Today I’m interviewing Rob Durham. Comedian and author of the book “Don’t Wear Shorts On Stage.” Rob has built an act that he prides on originality and his unique point of view. He has been praised by many of the business’s big names whom he has worked with. From Bob Saget calling him “Freaking Hilarious” to Louie Anderson’s written claim of “Very Funny!”, his material is respected by all who hear it. With a smile that says I didn’t get my braces off until I was 27, Rob’s innocent look helps him vent about his other career as an English teacher, his horrible dating history, his wonderfully spunky wife, and other near death experiences.
1. You wrote a book “Don’t Wear Shorts On Stage” and have a blog by the same name. How helpful is having a blog as far as selling a book goes?
Having a blog is the #1 recommendation for anyone trying to sell nonfiction. A blog taught me that! I realized that I was still learning something new about comedy every month, but I had to finish the book. The blog is a nice way to cover other topics that are still coming up. It’s received close to 20,000 hits and has links to purchase my book. I can also see all of the weird Google searches that have accidentally brought people there. I’d like to think a few of them made purchases as well.
2. Your book is self published. What was that process like?
I was lucky to have some good help as far as an editor and a cover artist. My brother, Dave Durham, designed the cover and took the picture (those are even his legs). The other part which I would’ve never been able to do, was transfer my Word document into actual book pages. That takes somewhat expensive software and know-how so I left all that to my editor. Other than that I used CreateSpace and they had 24 hour assistance. They’re by far the best route to go for self-publishing. Other than that, a lot of great advice in on the message boards from other authors.
3. Do you think there will come a day when physical books no longer exist?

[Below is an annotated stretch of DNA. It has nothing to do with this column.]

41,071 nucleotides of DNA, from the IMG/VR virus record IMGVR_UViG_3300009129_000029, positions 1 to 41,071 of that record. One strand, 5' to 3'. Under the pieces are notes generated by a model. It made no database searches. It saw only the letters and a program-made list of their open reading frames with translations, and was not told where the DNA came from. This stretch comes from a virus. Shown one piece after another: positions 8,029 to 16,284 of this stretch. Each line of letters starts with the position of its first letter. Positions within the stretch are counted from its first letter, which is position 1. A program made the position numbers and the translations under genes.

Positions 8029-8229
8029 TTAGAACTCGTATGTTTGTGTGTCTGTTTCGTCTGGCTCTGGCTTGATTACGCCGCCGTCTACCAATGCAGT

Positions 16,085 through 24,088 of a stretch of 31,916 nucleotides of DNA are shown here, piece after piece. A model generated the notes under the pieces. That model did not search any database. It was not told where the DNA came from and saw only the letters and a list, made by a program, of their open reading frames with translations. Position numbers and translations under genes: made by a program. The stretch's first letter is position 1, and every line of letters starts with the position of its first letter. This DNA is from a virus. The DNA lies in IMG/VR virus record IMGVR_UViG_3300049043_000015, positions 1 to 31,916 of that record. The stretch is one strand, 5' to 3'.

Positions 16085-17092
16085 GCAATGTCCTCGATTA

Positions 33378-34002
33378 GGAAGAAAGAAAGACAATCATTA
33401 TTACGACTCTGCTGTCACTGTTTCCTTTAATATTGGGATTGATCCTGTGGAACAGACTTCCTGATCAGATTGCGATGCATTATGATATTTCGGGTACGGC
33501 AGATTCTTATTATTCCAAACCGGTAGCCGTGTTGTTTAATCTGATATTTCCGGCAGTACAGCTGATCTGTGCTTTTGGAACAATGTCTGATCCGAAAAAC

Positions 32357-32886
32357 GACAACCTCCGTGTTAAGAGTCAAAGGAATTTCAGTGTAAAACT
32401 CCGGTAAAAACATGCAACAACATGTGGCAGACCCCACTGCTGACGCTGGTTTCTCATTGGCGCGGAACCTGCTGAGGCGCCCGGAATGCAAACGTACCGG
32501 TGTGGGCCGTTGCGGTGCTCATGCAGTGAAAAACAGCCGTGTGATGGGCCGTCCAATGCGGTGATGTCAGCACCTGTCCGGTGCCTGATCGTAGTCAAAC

Not completely, but if you look at music, CDs and albums are endangered. Kids used to ask, “What’s a record?” I’ve heard a few jokingly ask, “What’s a CD?” It will happen when the publishers are ready for it to happen. I’m all for it because the e-book version of “Don’t Wear Shorts on Stage” is $7 cheaper than a paperback, but I still make more from each ebook sale. Oh, and trees are important too. Once the classrooms replace physical books, that generation will phase most of them out completely in first world countries.
4. You made a separate website/domain name for the book versus for yourself as a performer. What’s your thinking behind that?
The book’s website is technically just an advice blog that links to my comedy website. My comedy website isn’t the right format for a blog but it’s been around since 2004. A lot of club owners still appreciate it when a comedian has a full website, with schedule, available. Club managers aren’t going to go to the trouble of adding comics as Facebook friends to find out who they are. The advice blog gets a lot more hits now, but I like to keep it simple and not too much about me.
5. How has technology changed the comedy business since you started?
After a few years as an opener I made a bunch of VHS tapes and sent them to clubs only to find out that they wanted DVDs. After I got DVDs made of some sets it went to online. Having clips online is probably the biggest advantage for comics trying to get more work. The problem is that everyone can do it now, so bookers’ inboxes are just as flooded as the corner of their office used to be with envelopes. Self-promo is another evolving aspect. I always laugh when I see professional looking, over the top posters for an open mic that no one is going to attend. Still, if someone is funny enough, word will spread much easier because of technology. And while it can even be a shortcut to short term success, the importance of being funny eventually catches up.
6. What do you think comedy will be like in ten years (as far as technological changes go)?
I think we’ll see a rise in more younger comics having sets online. They have access to so many more types of standup that they’ll be more likely to find an inspiration. While we all grew up watching the same three HBO specials for the entire 1980s, kids today can learn from thousands of comedians online.